7 Revolutionary Women, Revolutionary Education: The Black Panther Party's Oakland Community School8 Must Revolution Be a Family Affair?: Revisiting The Black Woman; 9 Retraining the Heartworks: Women in Atlanta's Black Arts Movement; 10 "Women's Liberation or . . . Black Liberation, You're Fighting the Same Enemies": Florynce Kennedy, Black Power, and Feminism; 11 To Make That Someday Come: Shirley Chisholm's Radical Politics of Possibility; 12 Denise Oliver and the Young Lords Party: Stretching the Political Boundaries of Struggle
13 Grassroots Leadership and Afro-Asian Solidarities: Yuri Kochiyama's Humanizing Radicalism14 "We Do Whatever Becomes Necessary": Johnnie Tillmon, Welfare Rights, and Black Power; About the Contributors; Index; A; B; C; D; E; F; G; H; I; J; K; L; M; N; O; P; Q; R; S; T; U; V; W; Y; Z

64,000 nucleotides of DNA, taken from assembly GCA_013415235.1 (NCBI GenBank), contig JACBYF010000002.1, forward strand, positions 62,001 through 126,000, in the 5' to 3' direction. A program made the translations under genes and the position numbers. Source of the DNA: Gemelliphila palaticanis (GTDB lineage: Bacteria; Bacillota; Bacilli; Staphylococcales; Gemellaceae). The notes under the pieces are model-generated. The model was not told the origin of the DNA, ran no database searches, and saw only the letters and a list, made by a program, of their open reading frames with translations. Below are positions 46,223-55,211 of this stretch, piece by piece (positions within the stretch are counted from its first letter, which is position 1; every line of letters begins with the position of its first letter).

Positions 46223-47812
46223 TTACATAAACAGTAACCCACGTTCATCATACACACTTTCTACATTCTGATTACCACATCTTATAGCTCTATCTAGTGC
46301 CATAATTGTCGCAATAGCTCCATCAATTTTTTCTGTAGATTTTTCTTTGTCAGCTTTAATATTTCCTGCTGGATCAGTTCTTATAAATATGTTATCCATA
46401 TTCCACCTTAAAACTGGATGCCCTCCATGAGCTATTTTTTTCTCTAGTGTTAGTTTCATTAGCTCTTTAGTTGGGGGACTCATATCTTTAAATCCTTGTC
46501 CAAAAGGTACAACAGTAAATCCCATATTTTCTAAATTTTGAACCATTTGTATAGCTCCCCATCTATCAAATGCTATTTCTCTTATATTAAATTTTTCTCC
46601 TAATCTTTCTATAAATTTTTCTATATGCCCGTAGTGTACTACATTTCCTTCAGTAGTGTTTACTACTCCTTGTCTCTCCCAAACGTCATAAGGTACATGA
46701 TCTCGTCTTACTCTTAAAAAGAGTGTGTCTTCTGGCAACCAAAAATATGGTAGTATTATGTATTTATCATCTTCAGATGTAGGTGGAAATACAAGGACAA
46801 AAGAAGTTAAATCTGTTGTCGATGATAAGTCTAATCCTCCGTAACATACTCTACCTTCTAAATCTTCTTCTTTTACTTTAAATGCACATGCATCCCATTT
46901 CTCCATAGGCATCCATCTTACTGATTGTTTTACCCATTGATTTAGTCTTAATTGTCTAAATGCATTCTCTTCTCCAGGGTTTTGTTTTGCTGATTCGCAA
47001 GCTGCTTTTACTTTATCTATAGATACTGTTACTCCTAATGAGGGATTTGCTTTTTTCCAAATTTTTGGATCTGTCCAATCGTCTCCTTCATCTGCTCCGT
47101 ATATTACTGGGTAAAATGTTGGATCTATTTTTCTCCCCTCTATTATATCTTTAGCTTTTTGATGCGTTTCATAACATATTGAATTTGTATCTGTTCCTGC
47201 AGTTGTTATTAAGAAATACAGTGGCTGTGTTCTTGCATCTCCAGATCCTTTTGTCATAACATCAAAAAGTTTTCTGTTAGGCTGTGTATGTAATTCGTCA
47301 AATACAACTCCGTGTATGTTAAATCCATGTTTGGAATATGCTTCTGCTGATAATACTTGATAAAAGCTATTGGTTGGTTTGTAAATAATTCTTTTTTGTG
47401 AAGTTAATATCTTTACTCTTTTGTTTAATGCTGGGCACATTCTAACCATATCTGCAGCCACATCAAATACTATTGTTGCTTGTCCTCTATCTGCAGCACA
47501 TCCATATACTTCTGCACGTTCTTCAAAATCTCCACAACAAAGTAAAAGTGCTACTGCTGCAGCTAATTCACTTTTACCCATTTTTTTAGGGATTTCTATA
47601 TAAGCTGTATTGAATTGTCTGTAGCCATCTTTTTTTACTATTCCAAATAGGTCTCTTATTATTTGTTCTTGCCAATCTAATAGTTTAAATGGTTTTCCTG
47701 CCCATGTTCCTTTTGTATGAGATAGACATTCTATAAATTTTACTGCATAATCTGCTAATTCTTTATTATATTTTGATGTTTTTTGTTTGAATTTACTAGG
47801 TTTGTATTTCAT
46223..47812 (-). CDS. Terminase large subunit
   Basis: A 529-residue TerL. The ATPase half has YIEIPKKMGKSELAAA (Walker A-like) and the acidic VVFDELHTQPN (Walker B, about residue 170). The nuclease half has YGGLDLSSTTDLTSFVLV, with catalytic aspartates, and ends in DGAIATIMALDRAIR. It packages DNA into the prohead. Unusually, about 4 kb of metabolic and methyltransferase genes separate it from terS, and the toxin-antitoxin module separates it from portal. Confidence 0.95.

Summary: The story of the black freedom struggle in America has been overwhelmingly male-centric, starring leaders like Martin Luther King, Jr., Malcolm X, and Huey Newton. With few exceptions, black women have been perceived as supporting actresses; as behind-the-scenes or peripheral activists, or rank and file party members. But what about Vicki Garvin, a Brooklyn-born activist who became a leader of the National Negro Labor Council and guide to Malcolm X on his travels through Africa? What about Shirley Chisholm, the first black Congresswoman?. From Rosa Parks and Esther Cooper Jackson, to Shirley Graham DuBois and Assata Shakur, a host of women demonstrated a lifelong commitment to radical change, embracing multiple roles to sustain the movement, founding numerous groups and mentoring younger activists. Helping to create the groundwork and continuity for the movement by operating as local organizers, international mobilizers, and charismatic leaders, the stories of the women profiled in Want to Start a Revolution? help shatter the pervasive and imbalanced image of women on the sidelines of the black freedom struggle. Contributors: Margo Natalie Crawford, Prudence Cumberbatch, Johanna Fernández, Diane C. Fujino, Dayo F. Gore, Joshua Guild, Gerald Horne, Ericka Huggins, Angela D. LeBlanc-Ernest, Joy James, Erik McDuffie, Premilla Nadasen, Sherie M. Randolph, James Smethurst, Margaret Stevens, and Jeanne Theoharis.